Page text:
Before we moved out here we knew we were going to have animals and that chickens were likely going to be our first adventure in keeping animals on the farm (besides the bees of course).
In March of 2021 we ordered 26 chicks from Meyer Hatchery, two roosters, 23 hens and one “Meyer meal maker chick” (to be donated to the local community) with a delivery date around May 26th. Maybe that sounds like a lot of chicks for a first time chicken keeper (hint: it gets crazier..) but in order to get an earlier shipment date we added a few extras to the order.
Our order consisted of:
- 2 male Swedish Flower Hen chicks
- 3 female Swedish Flower Hen chicks
- 6 female White Leghorn chicks
- 15 female Assorted Rainbow chicks
- 1 Meyer Meal Maker chick
This would give us 12 hens per rooster, which we figured would be enough that they would be able to live together without any major issues.
In order to get ready for the chicks we set up a brooder area in the corner of the garage made out of cardboard left over from when we bought a refrigerator. We put in wood shavings on the bottom, a feeder, a waterer and a heat plate and we were ready for the chicks to arrive.
In the early morning of May 26th the post office called us to let us know that they had a box of chicks for us to pick up so off we went to pick them up.
Once safely home, we checked all the chicks to make sure they were doing ok, dipped each one of their beaks in the water and placed them in the brooder with the rest of their new flock.
We had one white leghorn chick that didn’t survive the trip and we lost a Swedish Flower Hen a few days later (after the hatchery guarantee had expired unfortunately) but the rest did really well.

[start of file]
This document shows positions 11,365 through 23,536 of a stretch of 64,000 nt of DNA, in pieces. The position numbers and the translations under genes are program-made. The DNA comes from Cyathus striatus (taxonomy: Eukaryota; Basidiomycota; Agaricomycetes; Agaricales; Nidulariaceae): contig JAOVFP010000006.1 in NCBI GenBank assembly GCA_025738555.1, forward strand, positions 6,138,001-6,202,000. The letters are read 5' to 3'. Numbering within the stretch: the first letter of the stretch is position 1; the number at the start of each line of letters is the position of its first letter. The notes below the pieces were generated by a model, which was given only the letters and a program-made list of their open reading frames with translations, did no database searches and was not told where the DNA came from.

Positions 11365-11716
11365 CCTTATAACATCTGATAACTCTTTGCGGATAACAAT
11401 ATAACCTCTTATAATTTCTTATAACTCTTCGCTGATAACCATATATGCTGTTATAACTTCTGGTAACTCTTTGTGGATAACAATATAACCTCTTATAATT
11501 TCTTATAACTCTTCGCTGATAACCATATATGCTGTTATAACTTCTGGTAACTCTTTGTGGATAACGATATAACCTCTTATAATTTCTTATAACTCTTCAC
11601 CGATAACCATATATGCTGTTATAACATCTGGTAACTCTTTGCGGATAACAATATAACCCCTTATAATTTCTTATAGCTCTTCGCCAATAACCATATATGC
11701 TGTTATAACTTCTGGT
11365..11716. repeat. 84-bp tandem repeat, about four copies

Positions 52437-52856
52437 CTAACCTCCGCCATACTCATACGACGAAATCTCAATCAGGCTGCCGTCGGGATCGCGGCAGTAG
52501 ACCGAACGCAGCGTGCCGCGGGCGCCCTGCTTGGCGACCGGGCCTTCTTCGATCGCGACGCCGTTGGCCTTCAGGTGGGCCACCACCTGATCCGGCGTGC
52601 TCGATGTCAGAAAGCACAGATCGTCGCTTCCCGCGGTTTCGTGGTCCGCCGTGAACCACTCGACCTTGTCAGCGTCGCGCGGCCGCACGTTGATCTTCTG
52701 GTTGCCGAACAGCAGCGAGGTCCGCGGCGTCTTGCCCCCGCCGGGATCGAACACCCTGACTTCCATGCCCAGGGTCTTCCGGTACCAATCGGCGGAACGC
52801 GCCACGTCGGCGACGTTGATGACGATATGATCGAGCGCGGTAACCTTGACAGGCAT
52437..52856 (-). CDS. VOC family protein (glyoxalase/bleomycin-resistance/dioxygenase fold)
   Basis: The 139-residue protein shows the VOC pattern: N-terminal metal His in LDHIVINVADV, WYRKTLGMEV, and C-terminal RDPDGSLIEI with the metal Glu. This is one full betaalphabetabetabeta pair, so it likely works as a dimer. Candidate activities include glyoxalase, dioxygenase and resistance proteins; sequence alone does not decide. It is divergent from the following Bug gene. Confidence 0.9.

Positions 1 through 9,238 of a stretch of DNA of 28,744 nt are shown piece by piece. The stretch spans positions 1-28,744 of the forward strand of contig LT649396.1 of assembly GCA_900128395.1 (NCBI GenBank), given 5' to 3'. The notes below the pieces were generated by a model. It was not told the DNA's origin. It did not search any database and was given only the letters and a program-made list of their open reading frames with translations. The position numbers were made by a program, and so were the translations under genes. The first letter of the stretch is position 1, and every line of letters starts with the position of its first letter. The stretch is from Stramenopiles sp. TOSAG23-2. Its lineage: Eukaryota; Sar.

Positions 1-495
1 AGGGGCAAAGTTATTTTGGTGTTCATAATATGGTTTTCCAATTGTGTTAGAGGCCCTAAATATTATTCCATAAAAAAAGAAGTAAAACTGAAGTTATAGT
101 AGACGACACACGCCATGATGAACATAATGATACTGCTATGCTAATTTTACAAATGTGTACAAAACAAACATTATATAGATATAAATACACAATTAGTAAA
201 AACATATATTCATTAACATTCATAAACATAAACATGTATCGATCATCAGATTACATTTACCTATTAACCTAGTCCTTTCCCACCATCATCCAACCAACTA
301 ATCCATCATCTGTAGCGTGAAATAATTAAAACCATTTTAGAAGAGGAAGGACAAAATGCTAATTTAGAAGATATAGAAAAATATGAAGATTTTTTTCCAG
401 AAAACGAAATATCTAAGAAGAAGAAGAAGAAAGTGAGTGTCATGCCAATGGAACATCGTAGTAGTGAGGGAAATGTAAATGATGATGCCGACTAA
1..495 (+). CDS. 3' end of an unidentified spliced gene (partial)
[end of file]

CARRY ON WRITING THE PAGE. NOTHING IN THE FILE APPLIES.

The next couple of weeks we made sure they had food and water, we sat and watched them play in the brooder and we had to clean some “pasty butts”. “Pasty butt” is the condition in which a chick’s soft droppings stuck to the fine down around their vent and then harden and get stuck in the opening of the baby chick’s vent. All you have to do in order to fix it is a paper towel, some water and some time to sit down to clean them off.
Now that we had the chicks in the brooder there was no turning back, we would need the chicken coop to be done soon.
I spent many hours on research and many more on coming up with a design I liked and then I went to price the materials I would need. After the initial sticker shock (yay for crazy lumber prices..) I went back to the drawing board to come up with something more budget friendly.
I settled on a hoop house style coop, same thing that you would do if you were building a greenhouse but with solid walls and roof.
I ordered a hoop bender that I could use to bend the pipes that that you use as the top rail for chain-link fences in to a hoop that will create a 8 foot tall and 12 foot wide hoop. Once that came in I picked up some chain-link top rails from the hardware store and built the main structure for the hoop house.
Next I needed to put walls, roof and a door on it and again I tried to doing at cheaply as I could. I have some good friends that I have met through the beekeeping club and they were getting rid of some old roofing panels from an out building, those became the roof of the coop.